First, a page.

RTP's Smart Commute Initiative is one attempt to make a difference.
Jamming In The Park is a celebration of alternative commuting by RTP workers. A number of other ways of getting to work are displayed and discussed.
For most commuters, though, traffic jams on I-40 are regular occurrences, and they are notoriously difficult.
Still, they are making progress in RTP.
"We are at about 25 percent alternative commuting, and that includes car poolers, van poolers, people that are riding the bus, biking to work, telecommuting, and also those that commute to work on the off-peak hours," says Smart Commute Chairwoman Susan Clarke.
A recent survey indicates that only a handful of RTP employees ride a bicycle to work. The bicycle commuters say more people should join them.
"Most people, when they can't find a bike route, they're thinking like motorists," bicycle commuter Bob Welsh says. "You have to start thinking like bicyclists and choose back roads, trails (and so on), and just make it safe yourself."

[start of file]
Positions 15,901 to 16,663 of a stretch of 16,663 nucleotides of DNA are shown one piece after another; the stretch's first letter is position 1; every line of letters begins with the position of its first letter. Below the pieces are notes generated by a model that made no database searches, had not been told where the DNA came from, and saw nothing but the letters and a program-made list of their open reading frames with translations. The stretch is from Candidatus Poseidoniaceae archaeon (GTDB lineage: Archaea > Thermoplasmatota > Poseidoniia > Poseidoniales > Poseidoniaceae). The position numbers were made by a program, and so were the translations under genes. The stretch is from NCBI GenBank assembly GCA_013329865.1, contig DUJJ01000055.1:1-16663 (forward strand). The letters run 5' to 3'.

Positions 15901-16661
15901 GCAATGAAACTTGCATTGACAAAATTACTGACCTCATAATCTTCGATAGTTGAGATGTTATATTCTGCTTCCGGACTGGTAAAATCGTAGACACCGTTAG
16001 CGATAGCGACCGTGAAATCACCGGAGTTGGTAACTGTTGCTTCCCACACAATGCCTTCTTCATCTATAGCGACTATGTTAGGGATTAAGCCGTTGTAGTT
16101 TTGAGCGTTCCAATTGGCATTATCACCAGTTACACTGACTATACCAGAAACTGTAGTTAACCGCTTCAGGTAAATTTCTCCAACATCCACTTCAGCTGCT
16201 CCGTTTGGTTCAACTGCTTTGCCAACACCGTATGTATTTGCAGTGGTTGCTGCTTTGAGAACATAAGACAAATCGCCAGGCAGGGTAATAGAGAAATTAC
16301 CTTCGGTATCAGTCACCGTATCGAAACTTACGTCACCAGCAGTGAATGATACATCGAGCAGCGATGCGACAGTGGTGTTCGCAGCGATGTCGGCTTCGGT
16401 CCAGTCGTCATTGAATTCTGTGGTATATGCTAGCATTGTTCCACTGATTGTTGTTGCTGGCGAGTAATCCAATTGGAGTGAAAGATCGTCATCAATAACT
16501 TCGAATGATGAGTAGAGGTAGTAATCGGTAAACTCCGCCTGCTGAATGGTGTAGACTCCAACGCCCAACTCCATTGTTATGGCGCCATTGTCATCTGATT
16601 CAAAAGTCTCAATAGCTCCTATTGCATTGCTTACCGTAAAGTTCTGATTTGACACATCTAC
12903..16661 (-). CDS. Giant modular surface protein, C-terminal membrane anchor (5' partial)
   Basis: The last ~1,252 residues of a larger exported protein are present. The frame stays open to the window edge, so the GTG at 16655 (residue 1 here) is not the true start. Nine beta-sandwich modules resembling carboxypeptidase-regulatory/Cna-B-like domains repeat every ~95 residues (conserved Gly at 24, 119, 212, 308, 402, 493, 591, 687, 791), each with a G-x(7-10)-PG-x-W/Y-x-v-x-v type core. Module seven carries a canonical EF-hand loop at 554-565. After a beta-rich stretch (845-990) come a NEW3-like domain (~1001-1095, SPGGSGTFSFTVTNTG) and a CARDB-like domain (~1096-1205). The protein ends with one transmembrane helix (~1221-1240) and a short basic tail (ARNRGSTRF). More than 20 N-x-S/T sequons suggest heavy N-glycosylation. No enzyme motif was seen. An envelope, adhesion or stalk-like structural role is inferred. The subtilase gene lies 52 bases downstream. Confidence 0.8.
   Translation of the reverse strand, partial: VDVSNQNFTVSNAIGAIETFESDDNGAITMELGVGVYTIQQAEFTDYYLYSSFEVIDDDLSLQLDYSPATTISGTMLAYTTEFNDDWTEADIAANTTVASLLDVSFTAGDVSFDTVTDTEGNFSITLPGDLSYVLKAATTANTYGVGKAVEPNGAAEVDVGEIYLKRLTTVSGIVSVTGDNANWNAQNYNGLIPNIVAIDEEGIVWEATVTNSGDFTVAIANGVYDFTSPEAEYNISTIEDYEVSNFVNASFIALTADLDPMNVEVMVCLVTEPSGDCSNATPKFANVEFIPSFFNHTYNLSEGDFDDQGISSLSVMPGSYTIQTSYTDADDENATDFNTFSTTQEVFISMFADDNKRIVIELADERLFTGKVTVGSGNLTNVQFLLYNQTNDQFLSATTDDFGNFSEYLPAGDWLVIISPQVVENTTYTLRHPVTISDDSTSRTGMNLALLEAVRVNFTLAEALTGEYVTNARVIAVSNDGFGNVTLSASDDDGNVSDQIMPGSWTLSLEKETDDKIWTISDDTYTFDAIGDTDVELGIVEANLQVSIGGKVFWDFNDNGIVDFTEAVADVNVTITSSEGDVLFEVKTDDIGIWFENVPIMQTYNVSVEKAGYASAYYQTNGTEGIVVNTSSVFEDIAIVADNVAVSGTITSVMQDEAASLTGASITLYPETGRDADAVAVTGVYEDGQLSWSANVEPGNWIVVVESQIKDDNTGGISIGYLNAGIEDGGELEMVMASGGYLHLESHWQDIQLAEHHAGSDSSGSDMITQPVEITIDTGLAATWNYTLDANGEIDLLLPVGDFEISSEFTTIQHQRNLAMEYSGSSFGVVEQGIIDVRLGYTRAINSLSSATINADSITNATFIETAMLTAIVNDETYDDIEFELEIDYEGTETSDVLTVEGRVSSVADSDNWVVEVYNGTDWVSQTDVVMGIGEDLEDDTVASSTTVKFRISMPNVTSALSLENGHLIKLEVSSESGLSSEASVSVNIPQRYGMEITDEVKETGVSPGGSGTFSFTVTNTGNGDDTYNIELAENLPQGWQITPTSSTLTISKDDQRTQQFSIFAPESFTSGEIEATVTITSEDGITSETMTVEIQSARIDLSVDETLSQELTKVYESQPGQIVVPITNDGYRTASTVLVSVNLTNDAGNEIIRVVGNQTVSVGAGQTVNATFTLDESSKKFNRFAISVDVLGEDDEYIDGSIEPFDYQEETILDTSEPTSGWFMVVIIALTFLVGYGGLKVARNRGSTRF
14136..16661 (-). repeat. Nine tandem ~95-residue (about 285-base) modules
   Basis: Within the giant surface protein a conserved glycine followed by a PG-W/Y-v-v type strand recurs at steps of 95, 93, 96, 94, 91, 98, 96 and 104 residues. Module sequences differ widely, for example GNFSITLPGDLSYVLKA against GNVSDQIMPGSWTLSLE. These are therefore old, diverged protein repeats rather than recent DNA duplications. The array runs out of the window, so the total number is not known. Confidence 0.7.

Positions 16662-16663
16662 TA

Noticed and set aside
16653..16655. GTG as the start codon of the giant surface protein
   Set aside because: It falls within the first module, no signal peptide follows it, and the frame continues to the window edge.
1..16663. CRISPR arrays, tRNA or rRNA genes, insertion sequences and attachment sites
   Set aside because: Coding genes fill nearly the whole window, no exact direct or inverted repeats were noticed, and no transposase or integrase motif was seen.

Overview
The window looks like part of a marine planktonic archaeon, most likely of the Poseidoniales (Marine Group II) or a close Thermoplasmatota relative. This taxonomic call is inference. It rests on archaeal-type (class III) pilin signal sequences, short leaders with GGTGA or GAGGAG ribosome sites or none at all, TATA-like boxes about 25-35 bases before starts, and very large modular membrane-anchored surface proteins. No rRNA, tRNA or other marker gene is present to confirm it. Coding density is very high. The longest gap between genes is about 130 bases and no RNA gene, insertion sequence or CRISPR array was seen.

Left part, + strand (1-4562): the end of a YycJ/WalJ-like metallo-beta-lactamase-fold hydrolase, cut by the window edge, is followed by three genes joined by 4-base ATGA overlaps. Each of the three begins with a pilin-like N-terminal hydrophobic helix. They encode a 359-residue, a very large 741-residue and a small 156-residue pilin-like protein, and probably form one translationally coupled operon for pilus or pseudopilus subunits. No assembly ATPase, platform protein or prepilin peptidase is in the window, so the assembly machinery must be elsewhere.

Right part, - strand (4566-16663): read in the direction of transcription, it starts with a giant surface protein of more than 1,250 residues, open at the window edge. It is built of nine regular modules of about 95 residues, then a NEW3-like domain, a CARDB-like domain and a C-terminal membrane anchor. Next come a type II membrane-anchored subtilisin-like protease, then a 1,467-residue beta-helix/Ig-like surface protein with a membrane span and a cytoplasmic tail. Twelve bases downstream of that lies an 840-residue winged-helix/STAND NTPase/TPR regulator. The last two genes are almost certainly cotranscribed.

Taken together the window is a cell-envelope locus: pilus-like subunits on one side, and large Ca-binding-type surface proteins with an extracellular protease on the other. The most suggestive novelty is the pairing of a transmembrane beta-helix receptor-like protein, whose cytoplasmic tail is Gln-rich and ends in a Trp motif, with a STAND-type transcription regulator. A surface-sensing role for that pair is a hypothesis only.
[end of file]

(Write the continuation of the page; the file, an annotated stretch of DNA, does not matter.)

Many people think buses are the way to clear congestion. The Triangle Transit Authority has a plan to link all four of the Triangle's bus systems.
"That's actually one of the things the transit managers are all working together to do," Jim Ritchey, of the Triangle Transit Authority, says. "We are implementing a regional call center where by one phone number, people will be able to call in to get transit information."
They are making progress, but it is coming in small steps. Even after two Jamming In The Park Events, on I-40 in RTP, nine out of 10 cars carry only one person.
More people are moving toward "smart" commuting. But the impact could be many years, and many vehicle trips away.
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